In 2009, President Obama issued a Memorandum in which he reaffirmed his commitment to the Freedom of Information Act (FOIA) and urged agencies to adopt “new technologies” to administer it. While the President did not go as far as to say that without technology open government is no longer an option, this is increasingly the case, especially for smaller agencies.
The following request is but one example. In 2014, Jason Parsley, executive editor of the South Florida Gay News, submitted a public records request (PRR) with the Broward County Sheriff's Office for every email for a one-year period that contained derogatory terms for lesbians and gay men.
The sheriff's office replied that the request would cost $399,000 and take four years to fulfill. The email system was not capable of searching all accounts simultaneously by typing in keywords, Parsley was told, and each employee's account would have to be searched individually. A full-time member of staff would have to be hired to do it.
As anyone who has dealt with discovery in a litigation could tell you, the search capabilities of any good eDiscovery solution would have got some very specific answers in a matter of hours, and for a fraction of the estimated cost of $399,000. The challenge, especially for smaller agencies such as the Broward County Sheriff's Office, is the unpredictability of PRRs, both the nature and number of requests.
Whether you get 1 request a month or 100, they all need to be processed according to a strict and legally enforceable timetable, and with the same high standards of accuracy every time. Throwing more man hours at the problem doesn’t make it go away, even if this were affordable or practicable. People aren’t scalable. Ten times as many people, even highly trained and motivated people, does not mean 10 times faster, 10 times smarter, far from it.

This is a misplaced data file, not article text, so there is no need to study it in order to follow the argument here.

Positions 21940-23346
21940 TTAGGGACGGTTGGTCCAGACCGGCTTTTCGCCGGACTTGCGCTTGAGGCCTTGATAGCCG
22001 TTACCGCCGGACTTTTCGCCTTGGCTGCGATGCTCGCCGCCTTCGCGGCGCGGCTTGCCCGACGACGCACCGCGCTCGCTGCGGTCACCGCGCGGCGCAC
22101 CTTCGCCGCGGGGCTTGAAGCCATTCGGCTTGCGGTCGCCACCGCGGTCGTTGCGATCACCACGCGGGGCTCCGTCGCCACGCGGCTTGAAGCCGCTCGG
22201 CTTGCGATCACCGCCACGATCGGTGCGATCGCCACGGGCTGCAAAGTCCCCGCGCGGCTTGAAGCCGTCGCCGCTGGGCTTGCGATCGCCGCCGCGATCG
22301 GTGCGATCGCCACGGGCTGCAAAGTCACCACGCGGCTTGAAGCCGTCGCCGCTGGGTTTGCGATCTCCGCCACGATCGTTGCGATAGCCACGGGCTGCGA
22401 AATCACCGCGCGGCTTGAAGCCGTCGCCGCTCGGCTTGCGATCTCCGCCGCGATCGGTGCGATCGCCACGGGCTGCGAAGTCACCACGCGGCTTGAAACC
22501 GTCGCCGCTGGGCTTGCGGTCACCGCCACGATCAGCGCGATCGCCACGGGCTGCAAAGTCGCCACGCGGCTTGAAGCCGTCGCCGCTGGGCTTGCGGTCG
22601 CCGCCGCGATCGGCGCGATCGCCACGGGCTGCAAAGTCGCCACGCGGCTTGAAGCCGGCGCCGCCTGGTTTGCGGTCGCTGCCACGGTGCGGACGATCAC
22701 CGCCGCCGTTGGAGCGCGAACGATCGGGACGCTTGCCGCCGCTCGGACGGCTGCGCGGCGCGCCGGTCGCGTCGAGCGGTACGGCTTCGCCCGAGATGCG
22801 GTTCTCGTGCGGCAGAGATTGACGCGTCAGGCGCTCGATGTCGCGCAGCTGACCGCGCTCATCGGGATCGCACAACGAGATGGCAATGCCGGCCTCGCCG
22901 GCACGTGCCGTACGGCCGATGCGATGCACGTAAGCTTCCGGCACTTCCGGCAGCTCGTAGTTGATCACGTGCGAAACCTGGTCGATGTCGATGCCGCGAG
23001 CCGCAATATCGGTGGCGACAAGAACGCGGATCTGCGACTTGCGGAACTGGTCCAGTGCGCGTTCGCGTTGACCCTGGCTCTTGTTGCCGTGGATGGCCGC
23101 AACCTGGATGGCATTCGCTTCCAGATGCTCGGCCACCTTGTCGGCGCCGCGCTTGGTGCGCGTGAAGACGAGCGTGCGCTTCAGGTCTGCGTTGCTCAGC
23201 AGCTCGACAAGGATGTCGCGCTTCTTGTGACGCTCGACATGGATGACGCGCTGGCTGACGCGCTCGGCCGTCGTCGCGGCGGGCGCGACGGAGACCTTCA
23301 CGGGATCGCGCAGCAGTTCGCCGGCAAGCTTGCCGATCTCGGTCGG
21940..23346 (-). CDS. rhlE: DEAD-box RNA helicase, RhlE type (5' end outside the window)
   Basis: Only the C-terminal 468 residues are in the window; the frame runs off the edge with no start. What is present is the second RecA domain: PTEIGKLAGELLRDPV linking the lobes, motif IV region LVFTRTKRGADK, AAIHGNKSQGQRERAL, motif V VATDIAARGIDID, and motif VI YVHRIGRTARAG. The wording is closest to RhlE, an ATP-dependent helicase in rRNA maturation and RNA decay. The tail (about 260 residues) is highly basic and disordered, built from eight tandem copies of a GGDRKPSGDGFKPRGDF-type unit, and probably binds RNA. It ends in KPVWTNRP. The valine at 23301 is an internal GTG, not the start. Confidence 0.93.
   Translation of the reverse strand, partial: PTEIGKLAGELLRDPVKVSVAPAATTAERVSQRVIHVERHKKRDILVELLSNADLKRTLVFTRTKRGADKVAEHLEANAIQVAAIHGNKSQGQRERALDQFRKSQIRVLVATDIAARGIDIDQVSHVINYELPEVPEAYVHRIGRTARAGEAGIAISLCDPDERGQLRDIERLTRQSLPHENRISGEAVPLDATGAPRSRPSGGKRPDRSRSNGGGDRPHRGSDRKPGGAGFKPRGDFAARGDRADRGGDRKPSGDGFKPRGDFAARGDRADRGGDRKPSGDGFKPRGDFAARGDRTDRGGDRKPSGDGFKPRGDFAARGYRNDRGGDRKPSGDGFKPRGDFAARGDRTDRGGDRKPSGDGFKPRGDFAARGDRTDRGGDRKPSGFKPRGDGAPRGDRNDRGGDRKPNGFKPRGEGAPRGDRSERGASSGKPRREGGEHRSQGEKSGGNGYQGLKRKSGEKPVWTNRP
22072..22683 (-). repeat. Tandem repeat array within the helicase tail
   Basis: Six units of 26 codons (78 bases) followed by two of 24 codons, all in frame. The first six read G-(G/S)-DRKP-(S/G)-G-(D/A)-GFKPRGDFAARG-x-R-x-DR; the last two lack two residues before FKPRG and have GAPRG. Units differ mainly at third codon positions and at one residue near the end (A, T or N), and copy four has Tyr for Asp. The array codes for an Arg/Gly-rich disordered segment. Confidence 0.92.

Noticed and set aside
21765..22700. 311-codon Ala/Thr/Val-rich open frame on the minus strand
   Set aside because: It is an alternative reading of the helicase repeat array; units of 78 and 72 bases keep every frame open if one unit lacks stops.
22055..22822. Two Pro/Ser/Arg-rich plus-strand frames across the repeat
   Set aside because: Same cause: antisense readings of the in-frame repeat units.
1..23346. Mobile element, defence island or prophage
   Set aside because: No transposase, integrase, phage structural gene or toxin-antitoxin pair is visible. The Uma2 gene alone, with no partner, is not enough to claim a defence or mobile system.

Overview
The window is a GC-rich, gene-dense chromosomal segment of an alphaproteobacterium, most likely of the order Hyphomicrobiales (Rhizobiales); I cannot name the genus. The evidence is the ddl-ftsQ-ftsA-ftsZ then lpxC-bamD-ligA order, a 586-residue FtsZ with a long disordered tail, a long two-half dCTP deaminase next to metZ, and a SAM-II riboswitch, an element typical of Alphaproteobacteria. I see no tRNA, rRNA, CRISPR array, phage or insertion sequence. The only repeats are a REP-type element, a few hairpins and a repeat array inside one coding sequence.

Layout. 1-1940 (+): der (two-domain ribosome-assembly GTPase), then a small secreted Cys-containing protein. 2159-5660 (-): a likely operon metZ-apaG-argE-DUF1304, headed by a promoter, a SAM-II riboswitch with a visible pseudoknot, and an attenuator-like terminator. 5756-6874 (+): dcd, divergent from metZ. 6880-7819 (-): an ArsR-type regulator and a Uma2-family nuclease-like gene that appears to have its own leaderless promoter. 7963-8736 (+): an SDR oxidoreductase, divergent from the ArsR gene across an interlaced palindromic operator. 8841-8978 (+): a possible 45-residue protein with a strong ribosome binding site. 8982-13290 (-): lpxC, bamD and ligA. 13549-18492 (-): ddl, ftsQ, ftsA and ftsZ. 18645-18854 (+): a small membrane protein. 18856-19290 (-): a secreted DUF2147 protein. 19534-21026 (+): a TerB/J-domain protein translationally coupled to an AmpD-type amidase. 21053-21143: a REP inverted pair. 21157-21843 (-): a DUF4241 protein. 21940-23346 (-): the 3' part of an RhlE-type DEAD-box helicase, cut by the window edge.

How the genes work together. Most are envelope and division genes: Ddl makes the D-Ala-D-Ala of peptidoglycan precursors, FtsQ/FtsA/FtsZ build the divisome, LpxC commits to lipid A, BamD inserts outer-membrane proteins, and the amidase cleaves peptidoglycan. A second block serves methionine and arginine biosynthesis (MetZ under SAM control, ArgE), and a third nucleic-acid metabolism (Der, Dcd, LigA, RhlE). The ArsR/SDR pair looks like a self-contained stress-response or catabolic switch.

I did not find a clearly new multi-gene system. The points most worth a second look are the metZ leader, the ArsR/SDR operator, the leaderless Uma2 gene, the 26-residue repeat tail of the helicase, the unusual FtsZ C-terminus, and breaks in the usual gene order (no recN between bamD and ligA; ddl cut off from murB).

But the rising number of requests, and their increasing complexity, means agency workers do have to work smarter and faster. Without technology, we are in effect expecting people to be scalable, and never have an off-day.
This is unfair, and won’t work for long.
The first and indispensable step towards taking some of the unpredictability out of the process is the platform: an organized, central location where all your data is standardized and all your PRR processes begin and end. A platform gives you control over who accesses your data, how the documents are being reviewed and redacted, and documents the status at every stage of fulfillment. Documenting all actions, and making them traceable, will help you resolve (potential) litigation.
Law suits should be much less likely with the right technology in place. We know from eDiscovery that litigation specialist software greatly reduces the risk of legal error. And because you are handling requests in a consistent way, your success becomes repeatable and defensible.
The laws around PRRs are difficult to navigate because the legislation around what should not be disclosed is so open to interpretation. Technology itself has nothing to say about this legal no man’s land but it can prevent errors that are beyond interpretation, such as data breaches and inadvertent disclosure of sensitive information. Broward County Sheriff's Office is by no means the only agency that has to migrate sensitive information from System A to System B; in fact, all agencies that operate a patchwork PRR process expose themselves to unnecessary risk. The more systems, content repositories and connectors you throw at a task, the riskier it becomes.
Agent Smith from The Matrix put it memorably: “Never send a human to do a machine’s job.”
But the humans in IT department do have a job....it is in reassuring other FOIA stakeholders that the right technology is accessible and they don't even need the intervention of IT to use it. If you can do Microsoft Outlook, you can use technology to cut the cost of handling PRRs.
To find out why technology is so indispensable in handling public records requests, download our white paper, Get it out – Get it Right: why machines are better at handling public record requests